The APPG is a cross party group of MPs and peers from the British Parliament who have come together to analyse and strengthen the UK’s anti-corruption policies.  The APPG does this by:

Bond Anti-Corruption Group

1st September 2010

The Bond Corruption Group is made up of likeminded British NGOs who, through their work, witness the devastating effects of corruption on developing countries every day. Our experience has taught us that corruption continues to be one of the biggest obstacles to development, poverty alleviation and good governance. Our aim is to draw attention to the impact of corruption on developing countries and provide a platform for the voices of our partners and southern civil society organizations to be heard in the UK.

Briefing: The benefits for Uganda of joining the emerging global transparency standard for extractive industry revenues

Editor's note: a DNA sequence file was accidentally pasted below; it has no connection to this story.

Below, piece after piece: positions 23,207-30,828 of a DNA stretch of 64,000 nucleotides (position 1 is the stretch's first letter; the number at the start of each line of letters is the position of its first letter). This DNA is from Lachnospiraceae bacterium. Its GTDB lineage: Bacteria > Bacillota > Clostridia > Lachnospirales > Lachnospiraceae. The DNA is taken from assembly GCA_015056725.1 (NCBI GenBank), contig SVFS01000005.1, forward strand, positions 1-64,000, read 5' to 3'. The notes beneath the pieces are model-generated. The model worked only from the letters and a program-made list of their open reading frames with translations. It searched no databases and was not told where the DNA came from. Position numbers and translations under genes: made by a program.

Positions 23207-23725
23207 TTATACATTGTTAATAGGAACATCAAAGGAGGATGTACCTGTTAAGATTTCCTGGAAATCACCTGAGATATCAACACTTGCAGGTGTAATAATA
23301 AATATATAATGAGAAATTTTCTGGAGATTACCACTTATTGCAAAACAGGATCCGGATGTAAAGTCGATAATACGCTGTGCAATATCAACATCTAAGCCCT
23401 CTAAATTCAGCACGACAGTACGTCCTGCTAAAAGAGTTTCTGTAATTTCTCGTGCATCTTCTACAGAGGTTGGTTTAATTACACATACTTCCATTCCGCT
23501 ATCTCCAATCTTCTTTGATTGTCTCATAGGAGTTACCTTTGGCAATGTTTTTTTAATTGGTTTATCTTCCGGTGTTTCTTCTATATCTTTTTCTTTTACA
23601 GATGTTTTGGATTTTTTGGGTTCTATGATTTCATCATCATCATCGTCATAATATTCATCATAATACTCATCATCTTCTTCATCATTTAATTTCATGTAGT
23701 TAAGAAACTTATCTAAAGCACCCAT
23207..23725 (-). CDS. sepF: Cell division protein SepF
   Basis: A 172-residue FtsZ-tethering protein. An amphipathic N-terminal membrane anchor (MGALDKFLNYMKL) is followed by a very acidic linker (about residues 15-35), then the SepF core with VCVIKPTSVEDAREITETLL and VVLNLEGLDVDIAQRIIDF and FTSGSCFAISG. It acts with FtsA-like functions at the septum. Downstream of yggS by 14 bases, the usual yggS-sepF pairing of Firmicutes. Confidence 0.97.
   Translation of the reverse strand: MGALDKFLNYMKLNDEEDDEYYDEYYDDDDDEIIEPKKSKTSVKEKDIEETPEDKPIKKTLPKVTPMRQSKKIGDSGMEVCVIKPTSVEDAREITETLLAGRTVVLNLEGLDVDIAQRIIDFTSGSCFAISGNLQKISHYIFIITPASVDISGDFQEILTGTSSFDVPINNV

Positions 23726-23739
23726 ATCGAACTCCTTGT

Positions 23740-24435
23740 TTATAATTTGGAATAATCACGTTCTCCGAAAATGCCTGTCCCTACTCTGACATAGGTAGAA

16th August 2013
This paper summarizes the implications for Uganda of the new international transparency requirements for the extractive industries agreed in the US and EU, and by the EITI, and provides policy recommendations for Government.

This paper summarizes the implications for Uganda of the new international transparency requirements for the extractive industries agreed in the US and EU, and by the EITI, and provides policy recommendations for Government.

New evidence ties BSGR to company behind Guinea mine bribery

15th August 2013
A director of Beny Steinmetz Group Resources set up a company that signed corrupt deals with the wife of an African president in a multi-billion-dollar mine scandal, Global Witness has learned. BSGR says that corruption allegations are “entirely baseless.”
  • Beny Steinmetz Group Resources director set up company that promised bribes
  • BSGR misled with claims Pentler Holdings was set up independently
  • Representatives wired payments to president’s wife
  • Global Witness revealed in April that BSGR and Pentler signed corrupt contracts

A director of Beny Steinmetz Group Resources set up a company that signed corrupt deals with the wife of an African president in a multi-billion-dollar mine scandal, Global Witness has learned.